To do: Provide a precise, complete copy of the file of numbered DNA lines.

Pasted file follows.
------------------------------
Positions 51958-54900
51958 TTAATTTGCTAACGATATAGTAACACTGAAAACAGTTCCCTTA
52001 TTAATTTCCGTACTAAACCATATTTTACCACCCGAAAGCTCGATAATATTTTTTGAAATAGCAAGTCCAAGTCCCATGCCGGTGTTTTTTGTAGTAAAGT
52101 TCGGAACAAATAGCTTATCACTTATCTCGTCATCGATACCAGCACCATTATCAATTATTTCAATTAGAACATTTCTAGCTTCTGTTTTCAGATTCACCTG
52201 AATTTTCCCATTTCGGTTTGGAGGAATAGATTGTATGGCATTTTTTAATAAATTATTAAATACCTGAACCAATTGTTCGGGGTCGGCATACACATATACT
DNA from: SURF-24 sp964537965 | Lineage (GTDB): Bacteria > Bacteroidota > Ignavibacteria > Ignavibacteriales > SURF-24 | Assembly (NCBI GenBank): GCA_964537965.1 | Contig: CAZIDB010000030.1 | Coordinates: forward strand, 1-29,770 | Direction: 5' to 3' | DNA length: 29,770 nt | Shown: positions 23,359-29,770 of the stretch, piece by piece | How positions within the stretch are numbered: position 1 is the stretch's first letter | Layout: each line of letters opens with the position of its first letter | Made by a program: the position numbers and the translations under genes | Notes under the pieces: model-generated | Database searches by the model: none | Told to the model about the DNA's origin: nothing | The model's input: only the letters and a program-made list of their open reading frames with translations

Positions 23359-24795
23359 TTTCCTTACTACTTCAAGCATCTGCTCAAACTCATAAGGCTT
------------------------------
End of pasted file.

Positions 51958-54900
51958 TTAATTTGCTAACGATATAGTAACACTGAAAACAGTTCCCTTA
52001 TTAATTTCCGTACTAAACCATATTTTACCACCCGAAAGCTCGATAATATTTTTTGAAATAGCAAGTCCAAGTCCCATGCCGGTGTTTTTTGTAGTAAAGT
52101 TCGGAACAAATAGCTTATCACTTATCTCGTCATCGATACCAGCACCATTATCAATTATTTCAATTAGAACATTTCTAGCTTCTGTTTTCAGATTCACCTG
52201 AATTTTCCCATTTCGGTTTGGAGGAATAGATTGTATGGCATTTTTTAATAAATTATTAAATACCTGAACCAATTGTTCGGGGTCGGCATACACATATACT
DNA from: SURF-24 sp964537965 | Lineage (GTDB): Bacteria > Bacteroidota > Ignavibacteria > Ignavibacteriales > SURF-24 | Assembly (NCBI GenBank): GCA_964537965.1 | Contig: CAZIDB010000030.1 | Coordinates: forward strand, 1-29,770 | Direction: 5' to 3' | DNA length: 29,770 nt | Shown: positions 23,359-29,770 of the stretch, piece by piece | How positions within the stretch are numbered: position 1 is the stretch's first letter | Layout: each line of letters opens with the position of its first letter | Made by a program: the position numbers and the translations under genes | Notes under the pieces: model-generated | Database searches by the model: none | Told to the model about the DNA's origin: nothing | The model's input: only the letters and a program-made list of their open reading frames with translations

Positions 23359-24795
23359 TTTCCTTACTACTTCAAGCATCTGCTCAAACTCATAAGGCTT